LAUSD Teacher’s Strike

LAUSD Teachers Strike

Riley Brown, Staff Writer

LAUSD faced a worker’s strike.

Around 60,000 LAUSD workers struck from March 21-23, 2023. Of this group, 30,000 are bus drivers, custodians, teacher aids, cafeteria workers, and more school support members. 35,000 teachers will be rallying with them, causing hundreds of schools to shut down for the next few days.

What’s the reason for this strike? The workers demanded a 30% raise and $2 per hour equity wage raise. The district’s initial response was a 15% overall raise and a raise in their minimum wage to $20 per hour, but the worker’s union has not budged. Superintendent Alberto Carvalho has stated he is working with the union and LAUSD to come to an agreement, but no discussion has stopped the strike – its first day was March 21st, with around 420,000 students out of school. The union refused to have a face-to-face discussion with the superintendent and instead asked for a fact-finding panel, which has not yet been set up.

This is not the only strike LAUSD has suffered recently. In 2019, LAUSD teachers went on strike to demand smaller maximum class sizes, less standardized testing, a 6.5% raise, more nurses and guidance counselors, and accountability for charter schools. I was in 5th grade at an LAUSD elementary school in 2019 (shoutout to Encino Charter!), and I walked alongside my teachers in the strike. I even wrote the front-page article about it in my school’s newspaper, the Encino Explorer.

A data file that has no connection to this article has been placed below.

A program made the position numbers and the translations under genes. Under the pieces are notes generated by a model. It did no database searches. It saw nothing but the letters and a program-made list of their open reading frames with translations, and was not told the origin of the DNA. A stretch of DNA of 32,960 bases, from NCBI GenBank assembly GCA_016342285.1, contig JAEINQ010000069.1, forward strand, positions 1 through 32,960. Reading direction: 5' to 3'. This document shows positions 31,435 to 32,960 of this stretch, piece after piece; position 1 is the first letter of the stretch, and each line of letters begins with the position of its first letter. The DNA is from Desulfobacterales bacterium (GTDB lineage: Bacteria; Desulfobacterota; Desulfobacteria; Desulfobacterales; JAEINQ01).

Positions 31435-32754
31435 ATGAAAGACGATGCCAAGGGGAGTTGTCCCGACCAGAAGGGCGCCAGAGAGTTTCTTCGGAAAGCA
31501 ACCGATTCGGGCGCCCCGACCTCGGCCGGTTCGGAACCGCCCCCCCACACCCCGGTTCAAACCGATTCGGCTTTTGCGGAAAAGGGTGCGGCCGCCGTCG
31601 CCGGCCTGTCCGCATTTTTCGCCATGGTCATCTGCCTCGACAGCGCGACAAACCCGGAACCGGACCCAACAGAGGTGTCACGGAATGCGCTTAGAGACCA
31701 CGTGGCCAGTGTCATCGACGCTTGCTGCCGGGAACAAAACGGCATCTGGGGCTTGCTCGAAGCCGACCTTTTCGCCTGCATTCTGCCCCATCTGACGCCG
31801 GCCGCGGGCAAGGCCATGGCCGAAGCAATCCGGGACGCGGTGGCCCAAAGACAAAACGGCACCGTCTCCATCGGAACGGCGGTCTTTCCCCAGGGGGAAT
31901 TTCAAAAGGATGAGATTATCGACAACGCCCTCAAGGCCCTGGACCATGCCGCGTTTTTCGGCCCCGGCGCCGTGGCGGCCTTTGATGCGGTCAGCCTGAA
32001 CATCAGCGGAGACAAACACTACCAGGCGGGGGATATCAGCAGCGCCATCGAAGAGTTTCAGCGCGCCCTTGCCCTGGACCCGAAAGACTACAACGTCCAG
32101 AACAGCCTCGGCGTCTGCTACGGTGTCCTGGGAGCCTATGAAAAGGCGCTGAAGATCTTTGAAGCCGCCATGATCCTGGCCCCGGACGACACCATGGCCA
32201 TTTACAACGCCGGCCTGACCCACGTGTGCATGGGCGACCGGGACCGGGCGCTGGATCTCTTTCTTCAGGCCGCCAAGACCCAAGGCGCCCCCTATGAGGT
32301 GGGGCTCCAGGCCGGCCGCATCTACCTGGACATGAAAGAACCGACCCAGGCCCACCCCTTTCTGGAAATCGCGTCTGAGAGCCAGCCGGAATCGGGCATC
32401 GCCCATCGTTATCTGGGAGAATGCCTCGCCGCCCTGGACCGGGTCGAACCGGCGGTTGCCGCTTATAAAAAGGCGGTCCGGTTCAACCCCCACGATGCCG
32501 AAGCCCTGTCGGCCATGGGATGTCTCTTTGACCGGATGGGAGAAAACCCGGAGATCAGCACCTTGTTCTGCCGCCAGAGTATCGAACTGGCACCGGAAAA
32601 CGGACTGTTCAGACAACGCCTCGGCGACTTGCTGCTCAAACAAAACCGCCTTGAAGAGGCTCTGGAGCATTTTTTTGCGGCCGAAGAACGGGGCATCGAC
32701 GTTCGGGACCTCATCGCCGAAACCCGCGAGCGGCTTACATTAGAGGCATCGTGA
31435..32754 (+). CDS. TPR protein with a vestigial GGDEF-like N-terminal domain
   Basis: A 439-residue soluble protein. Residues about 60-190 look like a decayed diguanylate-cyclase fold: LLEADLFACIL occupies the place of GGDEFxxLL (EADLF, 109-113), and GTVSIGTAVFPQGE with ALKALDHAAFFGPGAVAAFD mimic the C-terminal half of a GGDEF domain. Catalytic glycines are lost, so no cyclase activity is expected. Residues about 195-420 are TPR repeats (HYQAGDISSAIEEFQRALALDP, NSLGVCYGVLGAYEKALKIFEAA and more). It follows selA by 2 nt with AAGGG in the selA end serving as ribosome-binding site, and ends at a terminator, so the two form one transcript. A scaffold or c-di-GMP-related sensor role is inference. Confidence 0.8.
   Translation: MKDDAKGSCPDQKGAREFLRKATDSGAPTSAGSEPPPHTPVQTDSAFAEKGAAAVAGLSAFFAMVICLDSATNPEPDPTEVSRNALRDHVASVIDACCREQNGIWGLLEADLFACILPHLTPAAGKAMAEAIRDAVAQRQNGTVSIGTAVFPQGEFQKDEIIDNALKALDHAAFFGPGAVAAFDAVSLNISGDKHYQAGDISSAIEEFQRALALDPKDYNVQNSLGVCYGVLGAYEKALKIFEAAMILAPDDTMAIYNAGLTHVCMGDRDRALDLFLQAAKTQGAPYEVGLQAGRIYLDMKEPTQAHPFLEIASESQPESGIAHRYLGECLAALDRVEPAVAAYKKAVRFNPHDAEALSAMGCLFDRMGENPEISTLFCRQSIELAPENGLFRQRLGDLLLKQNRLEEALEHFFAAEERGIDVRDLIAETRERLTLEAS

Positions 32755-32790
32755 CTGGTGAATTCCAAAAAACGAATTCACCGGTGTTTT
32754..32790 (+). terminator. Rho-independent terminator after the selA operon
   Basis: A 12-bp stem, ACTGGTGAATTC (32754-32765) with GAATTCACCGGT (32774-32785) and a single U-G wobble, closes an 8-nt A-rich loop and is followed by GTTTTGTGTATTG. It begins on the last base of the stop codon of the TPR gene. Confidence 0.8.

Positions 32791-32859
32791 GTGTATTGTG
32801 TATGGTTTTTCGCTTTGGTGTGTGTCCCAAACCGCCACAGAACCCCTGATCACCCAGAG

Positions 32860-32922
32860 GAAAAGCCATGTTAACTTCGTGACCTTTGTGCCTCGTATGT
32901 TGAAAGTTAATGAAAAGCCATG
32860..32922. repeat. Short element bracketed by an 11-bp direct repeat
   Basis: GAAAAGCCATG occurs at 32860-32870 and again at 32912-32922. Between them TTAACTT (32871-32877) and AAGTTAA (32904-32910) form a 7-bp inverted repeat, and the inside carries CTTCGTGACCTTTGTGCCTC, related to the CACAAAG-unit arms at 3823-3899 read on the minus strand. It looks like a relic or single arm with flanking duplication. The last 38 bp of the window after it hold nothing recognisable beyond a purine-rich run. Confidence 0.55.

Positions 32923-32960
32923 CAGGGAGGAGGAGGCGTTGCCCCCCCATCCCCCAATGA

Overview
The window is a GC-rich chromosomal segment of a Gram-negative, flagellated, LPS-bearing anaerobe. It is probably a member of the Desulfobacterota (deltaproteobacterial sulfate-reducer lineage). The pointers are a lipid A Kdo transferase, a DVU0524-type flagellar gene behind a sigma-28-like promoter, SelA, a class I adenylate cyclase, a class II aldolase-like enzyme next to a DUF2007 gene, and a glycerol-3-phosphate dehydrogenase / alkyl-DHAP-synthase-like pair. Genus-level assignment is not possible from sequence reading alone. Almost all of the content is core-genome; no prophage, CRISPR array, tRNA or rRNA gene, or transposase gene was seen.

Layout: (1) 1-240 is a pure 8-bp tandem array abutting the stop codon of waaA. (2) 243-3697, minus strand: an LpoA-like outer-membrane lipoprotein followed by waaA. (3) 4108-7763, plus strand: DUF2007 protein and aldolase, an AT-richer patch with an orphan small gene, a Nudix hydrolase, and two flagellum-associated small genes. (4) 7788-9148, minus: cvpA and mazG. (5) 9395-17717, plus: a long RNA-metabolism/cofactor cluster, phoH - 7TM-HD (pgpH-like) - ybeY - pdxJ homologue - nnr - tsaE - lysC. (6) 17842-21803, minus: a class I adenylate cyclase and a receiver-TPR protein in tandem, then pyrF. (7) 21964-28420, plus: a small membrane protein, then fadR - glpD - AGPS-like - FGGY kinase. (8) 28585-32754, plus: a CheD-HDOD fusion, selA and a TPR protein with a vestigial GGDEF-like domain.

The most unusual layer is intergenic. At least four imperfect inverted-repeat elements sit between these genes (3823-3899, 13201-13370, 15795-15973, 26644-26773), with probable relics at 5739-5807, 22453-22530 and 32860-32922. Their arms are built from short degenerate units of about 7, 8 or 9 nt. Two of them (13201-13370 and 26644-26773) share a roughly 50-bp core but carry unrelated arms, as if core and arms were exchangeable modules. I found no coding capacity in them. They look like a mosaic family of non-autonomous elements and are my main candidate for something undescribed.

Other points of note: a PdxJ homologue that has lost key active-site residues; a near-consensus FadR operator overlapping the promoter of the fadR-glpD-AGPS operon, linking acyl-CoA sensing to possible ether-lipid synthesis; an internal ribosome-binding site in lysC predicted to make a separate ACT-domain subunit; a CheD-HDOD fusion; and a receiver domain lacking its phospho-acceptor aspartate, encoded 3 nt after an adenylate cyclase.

After a week of striking, the union and district came to an agreement: a 6% raise, smaller maximum class sizes (39 students per class in grades 4-12, and 27 max in TK-3rd), 50% less standardized testing, more accountability for charter schools, 80 more librarians over the next two years, and more nurses.

Although I loved my public school experience, one of the unfortunate aspects of LAUSD is the underfunded classrooms and workers – teachers constantly have to buy their own supplies and deal with subpar classrooms and campuses. The district never provides enough to make the schools as strong as they could be, and it’s left up to individual teachers and workers to create a happy, safe, inviting environment for the next generation of students.
While we are so lucky to be in a safer, better-equipped school than most students in SoCal, it’s important to take the time to appreciate the people we have. Even though our Viewpoint staff aren’t in the same position as LAUSD workers, we need to treat them with the same respect and gratitude that LAUSD students are showing their striking support right now.

2023 strike:

2019 strike: